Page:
Great teachers often arrive in our lives in humble packaging. I learned this from the animals in my backyard growing up.
As a child, I felt unwanted. My father worked long hours and was gone most of the time and for reasons I never fully understood, my mother was emotionally unavailable to me. The messages I got from her were about my deficiencies. I was extremely thin and self-conscious about it, even in the heat of summer I wore sweaters to hide my meager arms. The scantiness of my body seemed to express my overall feelings of insufficiency.
Whenever I was on my own in the backyard those feelings went away. The more I paid attention to what was going on out there, especially the doings of the various creatures, the more they expressed their individuality to me. They seemed to be members of a big, friendly club and they warmly accepted my presence.
The memories of the experiences I had in nature with them, all the things they taught, remain fixed inside, forever part of me. They taught me their language, which I seemed to understand better than human language. They taught me how to make friends and sustain relationships and instilled in me the confidence of belonging somewhere. Unless we are recognized by another, we don’t know who we are. The animals taught me who I was. Mirroring the tilted head of a curious bird with my own tilted head, I felt “this is me” and this “me” was sufficient after all. I believe that my backyard companions sensed my loneliness, and that they saw me as a young animal in need of adoption – their compassionate response was exactly what I needed.
Animals also have the ability to crack our hearts open and teach us compassion when nothing else will. Stray dogs and cats have a way of showing up and attaching themselves to people who don’t think they want an animal companion, but need one. Not long ago, during a talk I gave about the human animal bond, I was asked to share such a story. My favorite example of this is Hal, a huge hulk of a man who huffed into the clinic one day with a cardboard box. The previous evening he’d found it in a parking lot, sitting next to his car, with a note attached that read, “Please help me.” Inside the box was a newborn white kitten. He described the incident with a kind of “last straw” exasperation, as one more hassle in a life that was apparently filled with hassles. But when he opened the box, the tenderness with which he lifted out the kitten belied his gruff tone.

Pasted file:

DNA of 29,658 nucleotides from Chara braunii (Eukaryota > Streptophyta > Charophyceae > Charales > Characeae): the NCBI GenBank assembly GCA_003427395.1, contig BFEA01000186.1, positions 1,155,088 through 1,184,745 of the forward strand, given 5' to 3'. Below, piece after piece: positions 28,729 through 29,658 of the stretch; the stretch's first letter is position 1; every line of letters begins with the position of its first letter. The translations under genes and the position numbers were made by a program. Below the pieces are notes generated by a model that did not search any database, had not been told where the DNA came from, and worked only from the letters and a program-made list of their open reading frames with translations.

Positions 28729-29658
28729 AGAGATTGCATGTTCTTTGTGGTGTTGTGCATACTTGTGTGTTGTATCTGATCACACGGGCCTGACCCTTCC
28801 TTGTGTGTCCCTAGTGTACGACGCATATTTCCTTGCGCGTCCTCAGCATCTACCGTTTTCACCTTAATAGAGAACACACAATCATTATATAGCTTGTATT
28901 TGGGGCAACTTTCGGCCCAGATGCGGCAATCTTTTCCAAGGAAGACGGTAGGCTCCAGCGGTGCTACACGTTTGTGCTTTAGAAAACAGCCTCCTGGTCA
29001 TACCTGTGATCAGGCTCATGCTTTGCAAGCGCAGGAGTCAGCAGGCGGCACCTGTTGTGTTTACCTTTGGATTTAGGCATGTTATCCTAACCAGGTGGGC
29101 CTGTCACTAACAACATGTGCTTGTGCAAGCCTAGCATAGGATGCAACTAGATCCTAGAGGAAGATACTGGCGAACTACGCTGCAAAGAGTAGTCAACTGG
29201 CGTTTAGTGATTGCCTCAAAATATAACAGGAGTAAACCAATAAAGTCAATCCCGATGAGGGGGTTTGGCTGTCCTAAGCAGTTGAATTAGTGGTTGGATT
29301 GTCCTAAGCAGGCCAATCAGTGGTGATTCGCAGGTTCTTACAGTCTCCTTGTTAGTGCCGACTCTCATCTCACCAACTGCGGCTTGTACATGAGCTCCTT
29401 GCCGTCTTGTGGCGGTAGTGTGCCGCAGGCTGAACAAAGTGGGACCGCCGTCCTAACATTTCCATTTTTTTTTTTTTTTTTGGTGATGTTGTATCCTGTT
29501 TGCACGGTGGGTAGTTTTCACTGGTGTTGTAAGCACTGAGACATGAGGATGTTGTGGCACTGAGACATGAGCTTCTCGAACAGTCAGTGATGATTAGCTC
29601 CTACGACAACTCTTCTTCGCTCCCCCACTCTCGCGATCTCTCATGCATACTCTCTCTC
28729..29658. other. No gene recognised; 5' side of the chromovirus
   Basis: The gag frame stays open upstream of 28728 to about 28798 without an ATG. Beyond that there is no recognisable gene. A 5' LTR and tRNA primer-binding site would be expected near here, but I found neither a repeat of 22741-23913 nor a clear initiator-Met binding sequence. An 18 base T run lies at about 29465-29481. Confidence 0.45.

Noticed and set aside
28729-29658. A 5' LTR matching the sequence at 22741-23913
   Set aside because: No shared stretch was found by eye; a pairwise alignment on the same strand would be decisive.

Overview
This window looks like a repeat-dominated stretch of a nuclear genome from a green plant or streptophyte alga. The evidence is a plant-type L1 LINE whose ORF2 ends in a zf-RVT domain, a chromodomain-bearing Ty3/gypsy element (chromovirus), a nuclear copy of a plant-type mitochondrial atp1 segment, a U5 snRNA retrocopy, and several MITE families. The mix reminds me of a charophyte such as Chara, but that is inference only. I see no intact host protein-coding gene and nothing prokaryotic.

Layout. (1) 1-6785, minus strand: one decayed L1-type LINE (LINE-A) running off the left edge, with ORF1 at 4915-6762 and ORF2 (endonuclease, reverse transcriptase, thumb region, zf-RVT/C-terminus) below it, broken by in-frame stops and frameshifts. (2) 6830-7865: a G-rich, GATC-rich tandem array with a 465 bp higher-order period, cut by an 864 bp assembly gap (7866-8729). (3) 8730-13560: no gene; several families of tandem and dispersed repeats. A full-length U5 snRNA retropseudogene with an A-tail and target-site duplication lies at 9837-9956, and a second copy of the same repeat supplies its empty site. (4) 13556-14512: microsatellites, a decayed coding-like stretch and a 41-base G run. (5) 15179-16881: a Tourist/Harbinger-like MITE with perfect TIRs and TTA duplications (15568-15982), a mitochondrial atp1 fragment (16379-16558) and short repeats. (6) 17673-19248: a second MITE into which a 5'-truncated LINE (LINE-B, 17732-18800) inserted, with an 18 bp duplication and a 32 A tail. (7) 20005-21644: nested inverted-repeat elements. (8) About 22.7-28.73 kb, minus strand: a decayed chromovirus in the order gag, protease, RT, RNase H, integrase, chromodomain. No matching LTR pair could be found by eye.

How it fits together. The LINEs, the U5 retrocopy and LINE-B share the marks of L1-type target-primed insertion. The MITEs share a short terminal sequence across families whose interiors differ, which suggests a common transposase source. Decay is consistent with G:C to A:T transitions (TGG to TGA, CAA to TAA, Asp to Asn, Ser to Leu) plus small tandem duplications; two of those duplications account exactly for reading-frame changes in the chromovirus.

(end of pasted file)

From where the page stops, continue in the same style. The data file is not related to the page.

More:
Since six inches of snow had fallen the night before, Hal named the cat Snow. Had he not rescued the kitten, she probably would not have survived. I became friends with both Hal and Snow over the years and got to know them pretty well. When we first met, Hal’s life was imploding. His wife had just left him, he loathed his job, and the evident chip on his shoulder had rendered him pretty much friendless. He couldn’t stand himself, or anyone else. Snow melted him. Having someone to take care of opened his heart, allowed him to experience compassion, and reconnected him to the world. Each time I saw him he was a little bit softer, and more cheerful, and more in love with Snow. He finally quit his job and moved to Arizona, which he had wanted to do for a long time. The cat he grudgingly rescued ended up rescuing him.
The last time I heard from Hal, he was offering land to a nearby rescue organization involved in the rehabilitation of injured wildlife.
Animals help us experience compassion first hand, through personal experience that evokes it within us. That is how compassion becomes powerful, and once it is aroused in us, it begins to flow out to others, in our personal lives and through our work in the world. His Holiness the Dalai Lama said “We need to experience compassion, but that is not enough, we must act.”
Yes, animals are powerful teachers of compassion, and I cannot think of anything we need more of in our world today.